If you have had the opportunity to go through my various online offerings you will find located in a variety of places that I have studied under, met and interacted with many highly respected teachers and members of the Enlightenment community --- including of course, my own mentor, as well as Sri Ramana Maharshi, Franklin Merrell-Wolff, Swami Ramdas, Yasutani Hakuun Roshi, Shunyata, Alfred Pulyan, and Wei Wu Wei, all of whom, except Wei Wu Wei, show up in Enlightened Individuals I've Met. Most of it has not been of my own making but somehow came about on its own. For what reason or why I cannot say as I do not know. However, meeting the teacher of Pulyan was an extraordinary experience.
A few years before my mentor sent me to Pulyan's compound, while in the military, in the court of a Laotian warlord, I was requested to participate in, without many options to opt out or do otherwise, a ceremony that circled around the heavy use of opium. Dressed in local garb I layed on the floor on my side with a thin, three-foot long pipe, attended to by an ancient man that assisted me through the various paces. A couple of times afterwards, on my own and with others, I participated in a much less formal ritual called "chasing the dragon," but instead of a pipe, using a matchbox. That was ages ago. Those days, as well as any other such youthful indiscretions, are long gone and long over. The thing is, when the effects of the opium took over, it was like I had disappeared or no longer existed, having melded into the larger whole. Yet my eyes still took in, in a very high super-clear intensity, all of my surroundings. Where or what my eyes were connected to or how they were able to work or record my environment --- and for me to still know about it I don't know --- as there did not seem to be a back of my head or even a head.
Early on I can remember engulfed and removed from everything, but still looking down and seeing my toes barely sticking out of what seemed to be a wavering silver or mercury surface spreading out before me with a shimering reflection almost mirage-like with me somehow floating without weight or body. It was warm, embracing, enticing, and euphoric.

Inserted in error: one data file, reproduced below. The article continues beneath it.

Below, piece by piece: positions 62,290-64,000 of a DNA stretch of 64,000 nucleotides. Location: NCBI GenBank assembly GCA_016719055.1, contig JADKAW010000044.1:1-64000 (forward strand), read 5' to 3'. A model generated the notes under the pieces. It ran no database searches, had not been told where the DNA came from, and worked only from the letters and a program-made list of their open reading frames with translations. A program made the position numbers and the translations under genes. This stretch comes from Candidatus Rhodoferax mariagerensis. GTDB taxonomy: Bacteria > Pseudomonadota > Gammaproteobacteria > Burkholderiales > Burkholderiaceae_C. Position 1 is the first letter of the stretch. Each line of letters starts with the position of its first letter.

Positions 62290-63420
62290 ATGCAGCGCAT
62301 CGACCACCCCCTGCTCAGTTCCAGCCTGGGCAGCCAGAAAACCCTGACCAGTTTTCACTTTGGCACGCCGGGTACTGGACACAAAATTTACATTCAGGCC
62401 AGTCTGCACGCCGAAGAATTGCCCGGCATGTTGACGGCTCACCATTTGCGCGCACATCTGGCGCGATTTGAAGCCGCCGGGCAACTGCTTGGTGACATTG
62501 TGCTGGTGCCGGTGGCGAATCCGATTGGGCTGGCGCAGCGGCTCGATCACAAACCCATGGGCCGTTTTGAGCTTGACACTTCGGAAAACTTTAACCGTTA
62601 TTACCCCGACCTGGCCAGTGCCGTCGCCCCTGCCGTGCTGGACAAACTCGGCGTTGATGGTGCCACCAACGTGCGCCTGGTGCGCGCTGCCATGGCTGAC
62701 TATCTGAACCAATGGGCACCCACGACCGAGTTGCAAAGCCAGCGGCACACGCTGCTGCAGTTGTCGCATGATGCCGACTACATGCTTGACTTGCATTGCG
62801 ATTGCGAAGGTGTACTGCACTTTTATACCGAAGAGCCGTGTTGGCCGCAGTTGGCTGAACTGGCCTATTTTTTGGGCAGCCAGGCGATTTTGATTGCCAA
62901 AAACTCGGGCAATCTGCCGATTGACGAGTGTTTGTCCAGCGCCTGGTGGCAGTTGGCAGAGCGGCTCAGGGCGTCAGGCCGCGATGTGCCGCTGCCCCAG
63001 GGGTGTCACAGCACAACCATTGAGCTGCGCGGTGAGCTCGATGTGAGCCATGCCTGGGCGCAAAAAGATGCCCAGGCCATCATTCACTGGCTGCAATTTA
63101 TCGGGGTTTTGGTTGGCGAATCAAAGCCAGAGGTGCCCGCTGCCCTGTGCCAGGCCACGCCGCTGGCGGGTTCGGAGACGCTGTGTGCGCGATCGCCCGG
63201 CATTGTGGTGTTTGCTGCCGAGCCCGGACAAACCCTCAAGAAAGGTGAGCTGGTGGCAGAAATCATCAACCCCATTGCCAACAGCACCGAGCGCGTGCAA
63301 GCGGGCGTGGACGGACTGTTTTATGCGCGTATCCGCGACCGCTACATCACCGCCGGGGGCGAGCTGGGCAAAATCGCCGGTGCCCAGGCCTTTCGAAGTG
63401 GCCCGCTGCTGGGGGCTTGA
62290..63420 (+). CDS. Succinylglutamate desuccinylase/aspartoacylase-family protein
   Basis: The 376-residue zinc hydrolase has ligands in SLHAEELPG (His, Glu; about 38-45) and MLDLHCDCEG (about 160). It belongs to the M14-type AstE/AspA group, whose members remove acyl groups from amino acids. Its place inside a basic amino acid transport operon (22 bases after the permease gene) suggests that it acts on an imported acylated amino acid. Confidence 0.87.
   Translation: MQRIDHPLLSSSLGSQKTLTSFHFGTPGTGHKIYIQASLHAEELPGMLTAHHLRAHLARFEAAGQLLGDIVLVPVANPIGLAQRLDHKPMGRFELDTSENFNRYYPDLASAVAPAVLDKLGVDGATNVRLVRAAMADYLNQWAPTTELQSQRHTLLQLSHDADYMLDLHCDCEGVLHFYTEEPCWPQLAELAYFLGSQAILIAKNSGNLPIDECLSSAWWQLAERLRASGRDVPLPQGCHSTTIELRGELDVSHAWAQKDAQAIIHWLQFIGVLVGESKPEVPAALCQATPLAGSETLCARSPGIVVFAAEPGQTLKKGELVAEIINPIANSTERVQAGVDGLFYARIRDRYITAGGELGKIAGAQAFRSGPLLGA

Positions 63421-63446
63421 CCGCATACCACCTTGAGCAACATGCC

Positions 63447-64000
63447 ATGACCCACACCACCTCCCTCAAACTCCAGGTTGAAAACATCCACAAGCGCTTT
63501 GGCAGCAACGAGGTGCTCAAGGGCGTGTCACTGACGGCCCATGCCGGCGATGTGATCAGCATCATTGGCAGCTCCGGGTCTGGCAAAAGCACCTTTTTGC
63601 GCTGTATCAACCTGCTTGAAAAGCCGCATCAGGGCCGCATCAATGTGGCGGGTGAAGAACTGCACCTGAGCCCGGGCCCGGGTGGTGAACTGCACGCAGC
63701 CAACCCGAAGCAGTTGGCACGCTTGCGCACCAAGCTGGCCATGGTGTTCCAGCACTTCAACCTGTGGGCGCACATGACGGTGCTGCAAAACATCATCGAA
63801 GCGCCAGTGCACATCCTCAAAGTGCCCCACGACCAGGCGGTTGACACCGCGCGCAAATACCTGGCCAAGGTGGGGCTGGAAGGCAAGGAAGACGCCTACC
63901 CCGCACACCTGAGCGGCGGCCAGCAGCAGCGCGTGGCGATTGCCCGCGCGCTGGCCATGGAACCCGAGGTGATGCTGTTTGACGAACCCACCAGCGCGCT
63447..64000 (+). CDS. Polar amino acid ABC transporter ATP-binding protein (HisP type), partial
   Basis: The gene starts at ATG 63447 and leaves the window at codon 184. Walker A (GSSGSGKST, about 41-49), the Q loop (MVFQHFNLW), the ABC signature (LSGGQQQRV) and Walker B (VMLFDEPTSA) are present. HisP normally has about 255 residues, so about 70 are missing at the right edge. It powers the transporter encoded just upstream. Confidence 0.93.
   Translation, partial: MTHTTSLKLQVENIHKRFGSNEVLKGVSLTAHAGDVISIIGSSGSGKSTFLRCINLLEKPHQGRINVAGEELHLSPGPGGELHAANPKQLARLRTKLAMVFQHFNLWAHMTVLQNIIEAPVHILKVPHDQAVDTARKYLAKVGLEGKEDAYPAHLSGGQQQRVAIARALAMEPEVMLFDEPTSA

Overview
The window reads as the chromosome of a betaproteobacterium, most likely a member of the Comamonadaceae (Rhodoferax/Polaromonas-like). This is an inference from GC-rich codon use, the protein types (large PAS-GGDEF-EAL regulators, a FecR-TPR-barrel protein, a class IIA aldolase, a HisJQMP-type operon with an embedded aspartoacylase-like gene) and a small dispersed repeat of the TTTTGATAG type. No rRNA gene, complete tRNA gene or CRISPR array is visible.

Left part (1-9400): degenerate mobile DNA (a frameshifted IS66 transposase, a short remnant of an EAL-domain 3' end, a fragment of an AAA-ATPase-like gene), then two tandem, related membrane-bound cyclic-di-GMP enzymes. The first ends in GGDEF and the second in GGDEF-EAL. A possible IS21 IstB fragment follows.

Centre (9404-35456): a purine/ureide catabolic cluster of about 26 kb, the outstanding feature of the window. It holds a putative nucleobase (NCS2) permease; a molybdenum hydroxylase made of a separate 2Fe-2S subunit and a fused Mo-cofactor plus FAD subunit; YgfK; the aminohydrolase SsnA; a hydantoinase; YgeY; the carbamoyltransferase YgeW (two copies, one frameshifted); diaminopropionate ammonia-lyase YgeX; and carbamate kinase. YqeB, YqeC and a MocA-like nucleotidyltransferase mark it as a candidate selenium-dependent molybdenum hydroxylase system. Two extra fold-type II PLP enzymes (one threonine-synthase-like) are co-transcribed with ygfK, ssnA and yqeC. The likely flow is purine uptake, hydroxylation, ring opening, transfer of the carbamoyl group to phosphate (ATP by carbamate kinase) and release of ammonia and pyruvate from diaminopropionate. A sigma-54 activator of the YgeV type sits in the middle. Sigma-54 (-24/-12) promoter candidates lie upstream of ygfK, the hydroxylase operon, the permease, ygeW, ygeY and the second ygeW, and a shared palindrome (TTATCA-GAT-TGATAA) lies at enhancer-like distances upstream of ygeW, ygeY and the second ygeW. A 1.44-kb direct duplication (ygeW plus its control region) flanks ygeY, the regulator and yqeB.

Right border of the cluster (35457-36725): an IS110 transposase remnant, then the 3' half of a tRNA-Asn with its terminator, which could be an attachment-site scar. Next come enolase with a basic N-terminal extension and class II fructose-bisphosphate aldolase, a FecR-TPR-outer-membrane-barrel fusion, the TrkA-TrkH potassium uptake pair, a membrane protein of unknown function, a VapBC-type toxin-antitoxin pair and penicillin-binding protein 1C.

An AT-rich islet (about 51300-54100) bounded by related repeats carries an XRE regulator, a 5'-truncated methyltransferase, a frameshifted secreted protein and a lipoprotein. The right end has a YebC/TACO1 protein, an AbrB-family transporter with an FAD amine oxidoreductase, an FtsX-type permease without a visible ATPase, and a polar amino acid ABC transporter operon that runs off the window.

When I first met Pulyan's teacher that was the way it seemed to me. Warm, embracing, enticing, and euphoric --- with no back to my head and what there was of me, if there was a me, melded into the whole.(see)
The question often arises, why would Pulyan's teacher, if Enlightened to the level reputed and responsible for assisting Pulyan to full Attainment, choose to remain unacknowledged? A well established contempory female spiritual teacher born as Michele Mumford in Liverpool in 1952 and calling herself Pratima and said to have reached Fulfillment of the Absolute under Poonja, during a question and answer interview along a similar theme, offered the following:
So many women in the past have been hiding their spiritual wisdom.
"It cannot be hidden, it shines forth naturally in everyday life. They just didn't have the opportunity to share it with many people. It's not that long ago since women were burnt at the stake for their wisdom. These days, I know many women who are totally resting in the understanding of their true nature, but they choose not to be so verbal about it. Some of them are deeply quiet and content within themselves. They have no desire to take their understanding out into the market place. After all the message of Ramana and Papaji is essentially: be quiet."(source)
In the end, about both Pulyan and his teacher, I like what W. Somerset Maugham wrote at the end of his book The Razor's Edge about his central character Larry Darrell following his Awakening experience:
"He has no desire for fame. To become anything of a public figure would be deeply distasteful to him; and so it may be that he is satisfied to lead his chosen life and be no more than just himself. He is too modest to set himself up as an example to others; but it may be he thinks that a few uncertain souls, drawn to him like moths to a candle, will be brought in time to share his own glowing belief that ultimate satisfaction can only be found in the life of the spirit, and that by himself following with selflessness and renunciation the path of perfection he will serve as well as if he wrote books or addressed multitudes."